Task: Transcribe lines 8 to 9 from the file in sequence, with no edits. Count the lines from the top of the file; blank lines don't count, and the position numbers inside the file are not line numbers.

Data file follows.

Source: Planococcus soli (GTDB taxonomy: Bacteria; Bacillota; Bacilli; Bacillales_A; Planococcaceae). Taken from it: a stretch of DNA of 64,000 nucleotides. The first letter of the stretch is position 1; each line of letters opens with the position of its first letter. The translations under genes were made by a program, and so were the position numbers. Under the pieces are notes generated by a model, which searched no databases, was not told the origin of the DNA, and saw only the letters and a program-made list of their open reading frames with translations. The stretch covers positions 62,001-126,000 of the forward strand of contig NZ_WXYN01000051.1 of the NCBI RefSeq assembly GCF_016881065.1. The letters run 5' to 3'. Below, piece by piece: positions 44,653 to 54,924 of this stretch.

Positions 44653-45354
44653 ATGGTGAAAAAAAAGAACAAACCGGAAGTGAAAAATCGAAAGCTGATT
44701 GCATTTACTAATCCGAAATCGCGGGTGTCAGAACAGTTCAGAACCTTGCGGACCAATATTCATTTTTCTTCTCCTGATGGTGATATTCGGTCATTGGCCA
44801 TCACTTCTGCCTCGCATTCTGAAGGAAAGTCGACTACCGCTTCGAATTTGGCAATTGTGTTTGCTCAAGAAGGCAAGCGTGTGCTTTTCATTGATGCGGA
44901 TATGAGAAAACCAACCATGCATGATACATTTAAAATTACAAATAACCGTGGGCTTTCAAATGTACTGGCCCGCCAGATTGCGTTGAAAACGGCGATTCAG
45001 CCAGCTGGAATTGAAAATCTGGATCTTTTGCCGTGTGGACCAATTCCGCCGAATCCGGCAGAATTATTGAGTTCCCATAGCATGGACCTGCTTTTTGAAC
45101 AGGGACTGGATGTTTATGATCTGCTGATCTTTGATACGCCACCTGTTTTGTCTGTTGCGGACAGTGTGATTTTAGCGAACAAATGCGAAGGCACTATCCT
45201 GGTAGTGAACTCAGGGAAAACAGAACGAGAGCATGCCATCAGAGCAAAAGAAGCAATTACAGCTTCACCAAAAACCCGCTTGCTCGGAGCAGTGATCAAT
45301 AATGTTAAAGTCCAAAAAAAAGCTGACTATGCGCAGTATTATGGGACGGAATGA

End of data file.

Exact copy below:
45101 AGGGACTGGATGTTTATGATCTGCTGATCTTTGATACGCCACCTGTTTTGTCTGTTGCGGACAGTGTGATTTTAGCGAACAAATGCGAAGGCACTATCCT
45201 GGTAGTGAACTCAGGGAAAACAGAACGAGAGCATGCCATCAGAGCAAAAGAAGCAATTACAGCTTCACCAAAAACCCGCTTGCTCGGAGCAGTGATCAAT